Bramblefields nature reserve is situated in the north east of the city in an urban area. The site sits alongside residential properties, a school, an allotment and now the Cambridge North railway station and hotel complex. Previously the reserve had enjoyed being adjacent to the East Chesterton railway sidings, an important brownfield site that had been adopted as a City Wildlife Site. This connection benefited the site by providing a vital wildlife corridor to the wider countryside plus providing a sizable habitat to species, which could utilize the many opportunities a brownfield site could provide. It was the loss of the railway sidings that prompted the idea for the project. Although the wildlife corridor had been lost perhaps the brownfield habitat conditions could be recreated on the reserve, to act as compensation for the species displaced by the development of the railway station.
As mitigation for increased disturbance for the reserve and it’s species some funds were secured by the City Council from the developers of the North Cambridge railway station. Initially the idea of a second pond was thought of, as the original pond had always been a very successful breeding site for smooth newts. The new pond was dug but to eliminate the cost of removing the spoil it was piled up next to the new pond.
Ideas around including elements of Eco mimicry for urban nature sites have been growing among conservationists as a way to increase available habitats on these types of sites. This concept involves recreating habitats along with their specific substrates, plant diversity and structures to capitalize on the conservation value of a site.
With this in mind the mound of spoil was seen as setting where a recreation of a different habitat or Eco mimicry could take place. The environment to be imitated was the lost brownfield site of East Chesterton sidings. The elements desired would include lots of dry, undulating, nutrient poor ground. The easiest and quickest way to replicate this was installing a substrate that had these characteristics. After some research a green roof substrate was sourced which was made up of crushed ceramics previously used as baths and toilets. This substrate was nutrient poor, held heat, could be laid at varying depths to create micro-climates and altering conditions, all mimicking the kind of habitats to be found on a brownfield site. It also had the added benefit of being a recycled product.
A thick membrane was put down first on top of the mound to stop the inevitable growth of nettle and bramble and other prolific growers.
Then the ceramic substrate was laid on top. At this point it has to be pointed out that the City Council’s conservation volunteers carried out this task, which was actually a huge ask.
28 tons of substrate moved by wheelbarrow across the reserve for many days until the desired depth was achieved and the substantial pile had disappeared from the reserve entrance to the mound. A legendary show of volunteer power!
The fun could really begin with the re-profiling of the substrate to include the undulations, log piles, varying topography, even small areas which would collect water, all elements that mimicked the lost adjacent brownfield site. The mound was surrounded by larger blocks of broken concrete, this provided basking sites for reptiles and insects, but also plenty of nooks and crannies to give shelter, hiding places or hibernation possibilities. It also acted as a barrier to slow the onslaught of bramble and nettles growth on to the mound.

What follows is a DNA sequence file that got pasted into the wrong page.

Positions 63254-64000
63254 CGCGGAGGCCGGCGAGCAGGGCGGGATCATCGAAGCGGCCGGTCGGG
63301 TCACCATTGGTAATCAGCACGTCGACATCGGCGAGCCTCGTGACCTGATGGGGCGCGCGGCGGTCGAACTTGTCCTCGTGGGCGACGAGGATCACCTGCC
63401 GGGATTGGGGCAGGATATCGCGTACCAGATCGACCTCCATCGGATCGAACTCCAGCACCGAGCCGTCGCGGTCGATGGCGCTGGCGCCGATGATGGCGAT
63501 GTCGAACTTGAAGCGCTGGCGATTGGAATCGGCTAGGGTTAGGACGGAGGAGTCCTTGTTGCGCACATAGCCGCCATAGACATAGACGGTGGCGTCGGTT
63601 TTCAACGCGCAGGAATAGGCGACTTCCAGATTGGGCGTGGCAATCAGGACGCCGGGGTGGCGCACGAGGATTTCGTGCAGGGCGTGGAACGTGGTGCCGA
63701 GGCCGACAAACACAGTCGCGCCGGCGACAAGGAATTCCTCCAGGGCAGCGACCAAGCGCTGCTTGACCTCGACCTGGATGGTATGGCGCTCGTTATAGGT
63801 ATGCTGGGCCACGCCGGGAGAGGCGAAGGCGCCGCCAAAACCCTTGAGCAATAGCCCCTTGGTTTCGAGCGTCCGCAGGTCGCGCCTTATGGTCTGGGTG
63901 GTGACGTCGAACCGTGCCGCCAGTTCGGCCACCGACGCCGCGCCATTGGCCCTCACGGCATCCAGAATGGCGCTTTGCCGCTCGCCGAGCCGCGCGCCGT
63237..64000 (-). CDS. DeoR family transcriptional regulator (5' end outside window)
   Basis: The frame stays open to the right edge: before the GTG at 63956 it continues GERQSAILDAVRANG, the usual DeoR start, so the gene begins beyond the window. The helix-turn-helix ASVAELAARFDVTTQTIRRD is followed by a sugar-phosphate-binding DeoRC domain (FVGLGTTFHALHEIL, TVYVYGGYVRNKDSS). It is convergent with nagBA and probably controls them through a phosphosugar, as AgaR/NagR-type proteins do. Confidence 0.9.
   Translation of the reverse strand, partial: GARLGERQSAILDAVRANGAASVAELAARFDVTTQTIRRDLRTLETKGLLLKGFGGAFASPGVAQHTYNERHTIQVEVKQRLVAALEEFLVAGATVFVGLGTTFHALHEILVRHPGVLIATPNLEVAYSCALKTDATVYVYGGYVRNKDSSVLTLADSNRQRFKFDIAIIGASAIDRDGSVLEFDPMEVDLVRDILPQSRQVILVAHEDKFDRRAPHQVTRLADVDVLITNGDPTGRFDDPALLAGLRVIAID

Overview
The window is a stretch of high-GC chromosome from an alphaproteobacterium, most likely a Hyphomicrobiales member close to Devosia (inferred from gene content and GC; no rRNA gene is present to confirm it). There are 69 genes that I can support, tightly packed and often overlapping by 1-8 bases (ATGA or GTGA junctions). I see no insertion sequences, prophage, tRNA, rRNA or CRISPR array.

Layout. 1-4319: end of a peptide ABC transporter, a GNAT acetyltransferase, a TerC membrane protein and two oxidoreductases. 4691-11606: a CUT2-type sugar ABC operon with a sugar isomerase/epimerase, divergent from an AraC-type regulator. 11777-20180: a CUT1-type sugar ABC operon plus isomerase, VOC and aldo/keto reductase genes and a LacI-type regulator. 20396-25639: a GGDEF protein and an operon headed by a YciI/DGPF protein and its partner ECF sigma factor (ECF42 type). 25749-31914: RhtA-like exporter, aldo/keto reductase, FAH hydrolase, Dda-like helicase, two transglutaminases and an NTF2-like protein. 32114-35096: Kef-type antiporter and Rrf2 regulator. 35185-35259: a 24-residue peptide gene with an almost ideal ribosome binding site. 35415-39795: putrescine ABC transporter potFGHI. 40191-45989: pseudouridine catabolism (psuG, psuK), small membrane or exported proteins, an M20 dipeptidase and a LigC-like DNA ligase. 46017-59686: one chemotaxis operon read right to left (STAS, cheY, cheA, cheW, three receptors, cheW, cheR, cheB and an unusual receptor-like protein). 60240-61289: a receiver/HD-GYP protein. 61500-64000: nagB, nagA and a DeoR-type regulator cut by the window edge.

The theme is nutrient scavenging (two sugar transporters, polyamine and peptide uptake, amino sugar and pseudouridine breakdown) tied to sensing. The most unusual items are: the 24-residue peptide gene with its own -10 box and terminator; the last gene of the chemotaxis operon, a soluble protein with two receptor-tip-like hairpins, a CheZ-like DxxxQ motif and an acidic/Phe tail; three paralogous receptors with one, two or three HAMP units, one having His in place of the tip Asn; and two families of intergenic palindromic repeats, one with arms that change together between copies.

The last step was to sow a seed mix of native flowering chalk grassland species. This type of plant thrives on hot, nutrient poor ground when other species cannot. The added bonus of these plants is that they are nationally scarce as pristine chalk grassland is a habitat which in massively on the decline in this country.
Although other plant species suited to this substrate would inevitably grow too it was felt that establishing a good colony of native wild flowers first was preferable for pollinators and more appealing to the public.
Impact of the project:
Flora – the mound is already supporting a good suite of native flowering plants, most of which were in the seed mix put down. Plants such as; Kidney Vetch, Viper’s Bugloss, Oxeye Daisy, Wild Clary, Common Knapweed, Scarlet Pimpernel but others which have arrived on their own such as Narrow-leaved ragwort, Poppies, Candy Tuft and Verbascum. All of which are welcome. Selective weeding has to be done to reduce the presence of plants which have a dominating growth habit that could out compete some of the finer plants.
Fauna: the mound has so far proved to be a fantastic habitat for bees and butterflies. 7 species of bumblebees have been recorded there and 10 species of butterfly, including the Marbled White butterfly which is a species associated with chalk or limestone grassland.
Aside from establishing another habitat within Bramblefields, the mound has also been seen as an experiment in how to create a floristically rich habitat relatively quickly and sustainably with low maintenance once established. An idea, which if rolled out to the wider urban area, for example on roundabouts or motorway embankments even verges, could offer a viable solution to our declining pollinator populations while also looking attractive and providing interest for the public.
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